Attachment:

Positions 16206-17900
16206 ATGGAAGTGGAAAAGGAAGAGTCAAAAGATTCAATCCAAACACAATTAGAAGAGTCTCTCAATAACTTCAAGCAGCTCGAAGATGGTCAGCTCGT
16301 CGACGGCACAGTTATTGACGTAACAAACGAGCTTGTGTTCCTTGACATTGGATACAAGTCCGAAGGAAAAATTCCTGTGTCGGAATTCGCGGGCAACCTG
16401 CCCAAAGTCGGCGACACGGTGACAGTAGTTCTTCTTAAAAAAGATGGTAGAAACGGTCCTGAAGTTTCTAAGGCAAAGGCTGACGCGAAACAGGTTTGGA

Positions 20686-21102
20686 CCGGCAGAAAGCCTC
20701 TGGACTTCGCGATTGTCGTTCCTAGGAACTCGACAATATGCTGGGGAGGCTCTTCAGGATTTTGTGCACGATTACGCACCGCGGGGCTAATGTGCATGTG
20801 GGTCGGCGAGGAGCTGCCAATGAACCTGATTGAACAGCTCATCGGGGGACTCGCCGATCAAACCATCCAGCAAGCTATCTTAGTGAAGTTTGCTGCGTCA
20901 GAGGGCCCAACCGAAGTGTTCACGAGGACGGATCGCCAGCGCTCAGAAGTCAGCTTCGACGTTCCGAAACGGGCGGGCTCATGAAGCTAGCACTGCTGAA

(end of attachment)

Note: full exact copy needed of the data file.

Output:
Positions 16206-17900
16206 ATGGAAGTGGAAAAGGAAGAGTCAAAAGATTCAATCCAAACACAATTAGAAGAGTCTCTCAATAACTTCAAGCAGCTCGAAGATGGTCAGCTCGT
16301 CGACGGCACAGTTATTGACGTAACAAACGAGCTTGTGTTCCTTGACATTGGATACAAGTCCGAAGGAAAAATTCCTGTGTCGGAATTCGCGGGCAACCTG
16401 CCCAAAGTCGGCGACACGGTGACAGTAGTTCTTCTTAAAAAAGATGGTAGAAACGGTCCTGAAGTTTCTAAGGCAAAGGCTGACGCGAAACAGGTTTGGA

Positions 20686-21102
20686 CCGGCAGAAAGCCTC
20701 TGGACTTCGCGATTGTCGTTCCTAGGAACTCGACAATATGCTGGGGAGGCTCTTCAGGATTTTGTGCACGATTACGCACCGCGGGGCTAATGTGCATGTG
20801 GGTCGGCGAGGAGCTGCCAATGAACCTGATTGAACAGCTCATCGGGGGACTCGCCGATCAAACCATCCAGCAAGCTATCTTAGTGAAGTTTGCTGCGTCA
20901 GAGGGCCCAACCGAAGTGTTCACGAGGACGGATCGCCAGCGCTCAGAAGTCAGCTTCGACGTTCCGAAACGGGCGGGCTCATGAAGCTAGCACTGCTGAA